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Child Protection Law & Policy

Child Labour and its Issues

Children have the right to be protected from all deceitful and endangered situations, but that is possible only if you make yourself aware of the real problems and risks that children face, then we can avail the remedies, laws and policies to change the situation in the best interest of children. A child may need legal help and protection. Outlast legal action when a child needs it the most is a common mistake all of us often tend to make. It plays a vital role in accrediting women and in the protection of children from exploitative labour as well as sexual exploitation. An individual often being educated and with an active mind has the capacity to saunter freely and widely and can exercise human rights and consider the value of human existence. A country like India is considered a home for the highest number of children in the world. The child who lives in rural areas is getting free and compulsory education, which seems to be very important during this stage of their life.

Legal Definition of Child

The term Child is not defined in the Indian Constitution, but According to Article 1 of the United Nations Convention on the Rights of the Child 1989, a “child means each and every human being below the age of 18 years unless, under the law applicable to the child, the majority is attained earlier.” There is numerous legislation in India that defines the term ˜Child depending upon the purpose.”

  • Under the Indian Majority Act,1875 the age of majority is 18 years & in case of a minor for whose person & property a guardian is appointed or whose property is under the supervision of the Court of Wards the age of majority 21 years.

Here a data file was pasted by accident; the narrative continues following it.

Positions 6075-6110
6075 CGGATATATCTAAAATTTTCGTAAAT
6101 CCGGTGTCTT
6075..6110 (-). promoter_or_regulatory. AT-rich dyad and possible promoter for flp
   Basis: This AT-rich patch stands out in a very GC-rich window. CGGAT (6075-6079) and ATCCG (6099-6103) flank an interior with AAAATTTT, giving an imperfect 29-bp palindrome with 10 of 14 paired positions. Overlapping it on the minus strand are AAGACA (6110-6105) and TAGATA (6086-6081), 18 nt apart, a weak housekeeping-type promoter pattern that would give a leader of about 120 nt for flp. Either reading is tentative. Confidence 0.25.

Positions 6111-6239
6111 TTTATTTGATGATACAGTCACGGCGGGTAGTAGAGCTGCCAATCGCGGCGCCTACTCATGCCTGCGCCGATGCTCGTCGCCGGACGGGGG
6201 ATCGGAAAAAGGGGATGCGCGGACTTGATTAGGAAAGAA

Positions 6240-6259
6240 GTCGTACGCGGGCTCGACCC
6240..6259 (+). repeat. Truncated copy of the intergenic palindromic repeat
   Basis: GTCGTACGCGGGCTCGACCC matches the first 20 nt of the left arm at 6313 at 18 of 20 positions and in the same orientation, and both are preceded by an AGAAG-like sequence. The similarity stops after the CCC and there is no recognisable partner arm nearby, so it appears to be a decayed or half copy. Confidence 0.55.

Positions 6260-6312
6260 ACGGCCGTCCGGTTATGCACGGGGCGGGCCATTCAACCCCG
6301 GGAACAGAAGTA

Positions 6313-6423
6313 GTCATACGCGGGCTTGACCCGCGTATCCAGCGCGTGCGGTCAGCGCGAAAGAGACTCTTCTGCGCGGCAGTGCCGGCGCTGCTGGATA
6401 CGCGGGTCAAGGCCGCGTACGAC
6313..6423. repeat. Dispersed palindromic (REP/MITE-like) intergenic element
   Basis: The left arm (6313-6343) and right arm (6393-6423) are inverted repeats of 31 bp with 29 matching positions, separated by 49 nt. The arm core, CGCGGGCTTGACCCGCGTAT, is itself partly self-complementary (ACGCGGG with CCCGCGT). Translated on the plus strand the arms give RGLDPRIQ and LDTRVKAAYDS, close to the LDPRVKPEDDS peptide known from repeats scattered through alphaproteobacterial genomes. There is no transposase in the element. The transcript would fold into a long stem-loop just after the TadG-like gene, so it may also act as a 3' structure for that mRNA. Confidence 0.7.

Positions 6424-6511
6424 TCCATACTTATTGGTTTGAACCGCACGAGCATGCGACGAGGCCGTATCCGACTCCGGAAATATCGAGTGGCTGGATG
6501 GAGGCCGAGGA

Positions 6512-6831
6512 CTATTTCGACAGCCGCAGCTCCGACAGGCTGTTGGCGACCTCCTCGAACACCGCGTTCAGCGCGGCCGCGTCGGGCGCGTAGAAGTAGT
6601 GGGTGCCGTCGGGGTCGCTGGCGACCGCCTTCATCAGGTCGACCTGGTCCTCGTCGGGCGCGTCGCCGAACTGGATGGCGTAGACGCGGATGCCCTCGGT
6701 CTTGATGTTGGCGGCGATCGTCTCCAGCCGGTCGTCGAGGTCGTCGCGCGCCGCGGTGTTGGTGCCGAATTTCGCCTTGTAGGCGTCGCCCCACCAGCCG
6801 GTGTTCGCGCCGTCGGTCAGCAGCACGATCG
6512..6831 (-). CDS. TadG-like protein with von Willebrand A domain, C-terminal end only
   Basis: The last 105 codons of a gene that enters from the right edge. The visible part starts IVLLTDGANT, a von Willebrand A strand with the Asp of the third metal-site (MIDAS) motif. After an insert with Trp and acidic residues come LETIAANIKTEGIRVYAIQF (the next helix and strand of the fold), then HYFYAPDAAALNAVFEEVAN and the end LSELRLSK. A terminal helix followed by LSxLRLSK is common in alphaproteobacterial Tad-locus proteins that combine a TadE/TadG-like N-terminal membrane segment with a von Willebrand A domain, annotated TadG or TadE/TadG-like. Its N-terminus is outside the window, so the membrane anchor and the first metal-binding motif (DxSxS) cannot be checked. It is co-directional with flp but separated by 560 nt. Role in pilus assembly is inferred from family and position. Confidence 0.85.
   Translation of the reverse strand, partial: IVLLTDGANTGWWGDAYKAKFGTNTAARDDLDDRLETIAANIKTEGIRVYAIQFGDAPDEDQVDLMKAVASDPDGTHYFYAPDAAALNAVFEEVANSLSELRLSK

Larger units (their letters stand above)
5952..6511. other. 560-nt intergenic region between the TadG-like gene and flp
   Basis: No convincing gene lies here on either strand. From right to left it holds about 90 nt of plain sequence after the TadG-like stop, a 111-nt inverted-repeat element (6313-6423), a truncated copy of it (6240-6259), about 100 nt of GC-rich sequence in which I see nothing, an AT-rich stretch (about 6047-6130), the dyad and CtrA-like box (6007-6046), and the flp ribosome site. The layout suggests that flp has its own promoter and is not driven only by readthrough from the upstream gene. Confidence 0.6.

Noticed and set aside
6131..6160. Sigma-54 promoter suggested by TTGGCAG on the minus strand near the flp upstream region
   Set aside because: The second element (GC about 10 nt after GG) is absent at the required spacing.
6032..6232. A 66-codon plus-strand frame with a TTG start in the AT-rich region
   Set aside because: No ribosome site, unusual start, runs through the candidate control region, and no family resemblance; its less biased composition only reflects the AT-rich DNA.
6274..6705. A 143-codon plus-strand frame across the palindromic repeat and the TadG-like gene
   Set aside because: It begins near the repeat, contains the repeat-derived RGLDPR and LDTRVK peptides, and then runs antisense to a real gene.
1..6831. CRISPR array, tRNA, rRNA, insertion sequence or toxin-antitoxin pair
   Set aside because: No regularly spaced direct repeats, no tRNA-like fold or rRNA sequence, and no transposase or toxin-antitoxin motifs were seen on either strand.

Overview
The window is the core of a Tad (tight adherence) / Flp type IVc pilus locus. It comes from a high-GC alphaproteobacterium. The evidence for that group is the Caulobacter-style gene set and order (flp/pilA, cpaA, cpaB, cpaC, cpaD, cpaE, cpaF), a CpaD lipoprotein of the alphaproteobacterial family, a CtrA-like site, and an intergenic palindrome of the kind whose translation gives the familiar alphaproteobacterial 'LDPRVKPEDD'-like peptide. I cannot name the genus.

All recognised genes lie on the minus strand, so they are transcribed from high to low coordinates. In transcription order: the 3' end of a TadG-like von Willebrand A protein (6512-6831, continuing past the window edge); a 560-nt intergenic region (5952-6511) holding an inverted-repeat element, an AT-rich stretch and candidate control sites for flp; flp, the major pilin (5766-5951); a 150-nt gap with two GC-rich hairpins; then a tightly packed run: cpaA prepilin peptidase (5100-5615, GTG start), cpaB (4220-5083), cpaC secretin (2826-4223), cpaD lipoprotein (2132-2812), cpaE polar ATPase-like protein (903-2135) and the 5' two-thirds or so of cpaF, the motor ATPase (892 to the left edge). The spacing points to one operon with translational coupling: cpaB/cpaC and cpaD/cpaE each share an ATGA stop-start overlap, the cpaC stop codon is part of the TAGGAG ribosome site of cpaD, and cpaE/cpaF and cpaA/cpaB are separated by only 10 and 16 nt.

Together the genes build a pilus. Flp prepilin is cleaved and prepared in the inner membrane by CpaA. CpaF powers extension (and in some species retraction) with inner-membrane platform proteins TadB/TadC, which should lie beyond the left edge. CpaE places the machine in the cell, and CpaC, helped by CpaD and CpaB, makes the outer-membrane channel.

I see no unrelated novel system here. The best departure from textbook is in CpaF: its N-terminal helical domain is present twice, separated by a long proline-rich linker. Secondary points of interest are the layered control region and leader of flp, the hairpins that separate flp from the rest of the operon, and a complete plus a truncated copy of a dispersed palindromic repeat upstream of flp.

• Under the Child Labour (Prohibition and Regulations) Act, 1986, a child means a person who has not completed his 14 years of age.
  • Under the Child Marriage Restraint Act, 1926, a child means a person who, if a male, has not completed twenty-one years of age and, if a female, has not completed eighteen years of age.
  • Under the Juvenile Justice (Care and Protection) Act, 2000, â Juvenile means a person who has not completed the eighteenth year of age.

The United Nations Convention on the Rights of the Child incorporates children’s civil and political rights social, economic and cultural rights & protection rights The children are one of the greatest gifts of God to man, our most precious and important assets. The welfare and development of any child depend largely on health and well being. It has been said who hold eagerness of the children holds the nation.

Major Child Issues in India

  • Child marriage
  • Poverty
  • Child labour
  • Illiteracy
  • Malnutrition
  • Gender inequality
  • Child trafficking
  • Girl Child

Legal Provision